House Expands Benefits for Veterans' Caregivers
The estimated $1.7 billion in caregiver benefits over a five-year period was part of comprehensive veterans legislation that would open the door wider for the Veterans Affairs Department to offer assistance to veterans' family members.
It instructs the VA to create a childcare pilot program; offer post-delivery care to female veterans' newborns; and work with the Pentagon on a study on veterans suicide. It also includes expanded funding for programs assisting homeless veterans and those in rural areas. The total price tag over five years is estimated at $3.7 billion.
It passed 419-0.
House Veterans Affairs' Chairman Bob Filner, D-Calif., said the bill represents an understanding that the sacrifices of veterans are "shared among us all as Americans."
Under it, caregivers of the estimated 2,000 severely wounded veterans from the recent conflicts would be eligible for training, a monthly stipend and health care.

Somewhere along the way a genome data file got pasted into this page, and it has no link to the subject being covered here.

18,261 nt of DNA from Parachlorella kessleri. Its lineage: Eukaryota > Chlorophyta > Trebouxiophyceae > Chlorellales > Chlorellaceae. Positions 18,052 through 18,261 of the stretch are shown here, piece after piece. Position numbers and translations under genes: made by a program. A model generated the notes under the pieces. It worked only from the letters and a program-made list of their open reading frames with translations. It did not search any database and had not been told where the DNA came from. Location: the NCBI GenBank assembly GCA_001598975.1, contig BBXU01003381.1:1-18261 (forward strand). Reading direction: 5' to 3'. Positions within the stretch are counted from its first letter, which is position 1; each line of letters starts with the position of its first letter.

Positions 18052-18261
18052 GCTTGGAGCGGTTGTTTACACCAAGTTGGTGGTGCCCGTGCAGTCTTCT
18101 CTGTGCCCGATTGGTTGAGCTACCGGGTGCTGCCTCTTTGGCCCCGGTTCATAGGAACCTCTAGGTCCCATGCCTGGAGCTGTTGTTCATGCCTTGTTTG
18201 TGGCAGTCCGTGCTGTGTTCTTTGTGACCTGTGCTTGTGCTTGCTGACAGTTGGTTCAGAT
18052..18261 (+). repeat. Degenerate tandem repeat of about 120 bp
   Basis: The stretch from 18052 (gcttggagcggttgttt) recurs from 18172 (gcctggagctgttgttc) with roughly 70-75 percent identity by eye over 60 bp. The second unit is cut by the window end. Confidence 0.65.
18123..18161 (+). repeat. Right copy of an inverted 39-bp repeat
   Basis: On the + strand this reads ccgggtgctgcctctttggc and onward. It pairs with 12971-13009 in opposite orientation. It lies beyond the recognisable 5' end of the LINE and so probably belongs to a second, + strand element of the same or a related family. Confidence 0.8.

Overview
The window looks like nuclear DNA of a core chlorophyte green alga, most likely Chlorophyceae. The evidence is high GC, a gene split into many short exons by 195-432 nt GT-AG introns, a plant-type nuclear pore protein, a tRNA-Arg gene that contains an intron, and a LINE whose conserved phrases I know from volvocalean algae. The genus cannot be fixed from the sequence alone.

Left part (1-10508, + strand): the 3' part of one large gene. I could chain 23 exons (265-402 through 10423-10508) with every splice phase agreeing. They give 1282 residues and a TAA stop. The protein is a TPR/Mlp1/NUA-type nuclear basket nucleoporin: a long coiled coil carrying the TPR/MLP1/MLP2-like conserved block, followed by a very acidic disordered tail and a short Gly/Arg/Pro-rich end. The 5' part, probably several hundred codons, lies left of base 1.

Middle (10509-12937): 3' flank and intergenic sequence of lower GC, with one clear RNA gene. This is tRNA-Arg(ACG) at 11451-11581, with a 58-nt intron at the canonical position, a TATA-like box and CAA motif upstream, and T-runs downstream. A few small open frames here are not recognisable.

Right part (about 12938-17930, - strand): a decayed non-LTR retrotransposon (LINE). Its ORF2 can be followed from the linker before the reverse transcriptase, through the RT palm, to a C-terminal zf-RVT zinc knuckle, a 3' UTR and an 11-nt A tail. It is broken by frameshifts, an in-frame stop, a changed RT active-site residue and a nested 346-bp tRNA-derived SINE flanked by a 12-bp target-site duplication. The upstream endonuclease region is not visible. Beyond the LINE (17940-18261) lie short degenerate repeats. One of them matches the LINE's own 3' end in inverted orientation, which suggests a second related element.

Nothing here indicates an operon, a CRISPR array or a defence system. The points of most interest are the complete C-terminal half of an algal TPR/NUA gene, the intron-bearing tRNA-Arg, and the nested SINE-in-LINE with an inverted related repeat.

Assistance for caregivers was widely supported by veterans service organizations concerned that veterans were going to institutions because family members couldn't afford to take care of them.
One spouse who would benefit is Michelle Briggs, 35, of Hillsboro, Iowa, who cares for her husband, Robert Briggs, a former member of the Iowa National Guard. He has a brain injury, blindness in one eye and paralysis on one side from a 2005 rocket grenade attack in Iraq.
She was on Capitol Hill last summer with other caregivers as part of a trip organized by the nonprofit Wounded Warrior Project to gather support for the measure.
"Not just us, it will help so many parents of the injured soldiers get the benefits that they are entitled to," Briggs said Wednesday in a phone interview. "Really, they deserve it because they are the caregivers of the injured."
Under the bill, caregivers of veterans from other eras would be eligible for more limited benefits. But the VA secretary would be required under the law to report on the possibility of expanding benefits to them within two years.
The House and Senate had earlier passed separate versions of the bill. The bill passed Wednesday was the result of a compromise between the two chambers. It now goes back to the Senate.